CPF issue: Retirement scheme fair and one of world's safest: DPM Tharman

CPF issue: Retirement scheme fair and one of world's safest: DPM Tharman
Madam Tan Kim Hing, 66, a housekeeping attendant at Royal Plaza on Scotts. The Central Provident Fund (CPF) scheme may not provide the highest returns, but the returns are fair, and it is also one of the safest retirement funds in the world, said Deputy Prime Minister Tharman Shanmugaratnam in Parliament on Tuesday, July 8, 2014.

This is because CPF interest rates are pegged to comparable investments in the market, and are also guaranteed by the Government, Deputy Prime Minister Tharman Shanmugaratnam said, in a statement that explained how CPF monies are invested and why the interest rates are set where they are.

Get the full story from The Straits Times.

Here are excerpts of DPM Tharman Shanmugaratnam's reply to parliamentary questions on CPF interest rates:

"The CPF is not a perfect retirement savings scheme, but it is among the better regarded internationally. As PM has stated, we want to improve the CPF to provide greater security in retirement, especially for those with lower wages and to help retirees cope with inflation. We also want to give those who are 'asset-rich and cash-poor' more convenient options to get cash from their homes.

"But as we seek to improve the CPF or to add any flexibility, we must retain its basic strengths and avoid the huge problems seen elsewhere:

"First, our CPF system is sustainable. There are no unfunded or sudden liabilities that will burden our children's generation;

"Second, the CPF offers some flexibility for members to withdraw savings, indeed more so than many other social security systems. In particular, by tapping on their OA savings, the vast majority of Singaporeans have been able to own their homes and service their mortgages with little or no out-of-pocket cash, which Minister Tan has just emphasised.

"Third, while the CPF scheme does not provide the highest returns, it gives fair returns and certainly one of the safest in the world. Few systems offer the guaranteed floors on interest rates - 3.5 per cent for OA and currently 5 per cent on SMRA for those with smaller balances, who comprise the majority of members, and 1 per cent less for larger balances. The interest rates are guaranteed by one of the few remaining triple-A rated governments in the world. The CPF also offers the option to members who wish to place more money in their SA account, or take higher risks through the CPF Investment Scheme (CPFIS) in the hope of higher returns;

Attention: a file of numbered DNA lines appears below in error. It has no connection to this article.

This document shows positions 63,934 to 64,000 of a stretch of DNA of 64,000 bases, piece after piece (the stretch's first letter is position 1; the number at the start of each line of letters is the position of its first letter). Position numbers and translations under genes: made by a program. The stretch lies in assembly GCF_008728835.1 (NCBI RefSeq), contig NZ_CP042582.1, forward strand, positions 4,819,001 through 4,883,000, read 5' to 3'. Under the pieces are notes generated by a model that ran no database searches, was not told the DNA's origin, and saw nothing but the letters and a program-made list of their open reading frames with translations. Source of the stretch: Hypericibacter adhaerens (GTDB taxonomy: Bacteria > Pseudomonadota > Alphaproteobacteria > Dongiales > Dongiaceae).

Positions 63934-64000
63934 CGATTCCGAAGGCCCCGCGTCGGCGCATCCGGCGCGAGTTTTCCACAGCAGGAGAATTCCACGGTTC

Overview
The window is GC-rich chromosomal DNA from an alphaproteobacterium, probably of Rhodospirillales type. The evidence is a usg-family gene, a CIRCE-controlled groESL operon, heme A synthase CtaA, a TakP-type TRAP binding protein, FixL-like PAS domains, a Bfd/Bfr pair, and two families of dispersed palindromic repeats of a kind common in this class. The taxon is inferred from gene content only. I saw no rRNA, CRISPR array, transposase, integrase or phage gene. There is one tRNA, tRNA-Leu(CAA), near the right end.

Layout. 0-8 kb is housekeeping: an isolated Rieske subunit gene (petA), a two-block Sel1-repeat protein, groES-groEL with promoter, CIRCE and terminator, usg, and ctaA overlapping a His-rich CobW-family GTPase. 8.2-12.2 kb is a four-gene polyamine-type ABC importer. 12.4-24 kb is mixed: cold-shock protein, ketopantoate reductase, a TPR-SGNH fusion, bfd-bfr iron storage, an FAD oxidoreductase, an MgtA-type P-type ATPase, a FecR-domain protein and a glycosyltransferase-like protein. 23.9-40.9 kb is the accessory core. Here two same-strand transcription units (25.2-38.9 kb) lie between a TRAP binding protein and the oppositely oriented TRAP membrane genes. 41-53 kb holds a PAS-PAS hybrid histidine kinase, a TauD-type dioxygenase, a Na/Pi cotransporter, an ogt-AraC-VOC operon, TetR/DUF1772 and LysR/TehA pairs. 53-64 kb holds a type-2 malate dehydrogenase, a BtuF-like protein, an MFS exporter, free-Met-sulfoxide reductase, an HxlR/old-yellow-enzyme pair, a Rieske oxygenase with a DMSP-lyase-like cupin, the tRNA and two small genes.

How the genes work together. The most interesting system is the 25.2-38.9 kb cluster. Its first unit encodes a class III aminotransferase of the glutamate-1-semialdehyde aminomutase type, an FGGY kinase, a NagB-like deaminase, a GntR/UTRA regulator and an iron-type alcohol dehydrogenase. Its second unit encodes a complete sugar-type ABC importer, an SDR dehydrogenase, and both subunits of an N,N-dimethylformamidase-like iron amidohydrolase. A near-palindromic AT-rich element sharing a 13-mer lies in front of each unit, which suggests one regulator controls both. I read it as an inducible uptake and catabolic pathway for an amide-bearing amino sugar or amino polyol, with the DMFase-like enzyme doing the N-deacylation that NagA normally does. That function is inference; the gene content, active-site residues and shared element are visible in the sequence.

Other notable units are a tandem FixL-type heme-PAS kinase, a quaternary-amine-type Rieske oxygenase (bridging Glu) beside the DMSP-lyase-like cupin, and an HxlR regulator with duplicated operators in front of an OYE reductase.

"Fourth, on top of the guaranteed interest rates, the Government subsidises CPF members through the Budget in a targeted and sustainable manner. We provide significant help to lower income members to build up retirement assets, , by giving them housing grants in their OA and CPF contributions through the Workfare Income Supplement (WIS). Members of the Pioneer Generation also now get top-ups for life, in their Medisave accounts;

"Taken as a whole, our CPF system prepares Singaporeans well for the future. Based on current policies, a new entrant into the workforce today can expect to draw a retirement income of about two thirds of his last-drawn pay if he is a median income earner. This is around the OECD average. He gets a much higher ratio of his previous pay if he is a lower income worker, chiefly because of Government subsidies. As Minister Tan has said, our key concern is to help the current generation of older Singaporeans who have low CPF balances, due to their much lower wages in the past and the more liberal withdrawal rules then.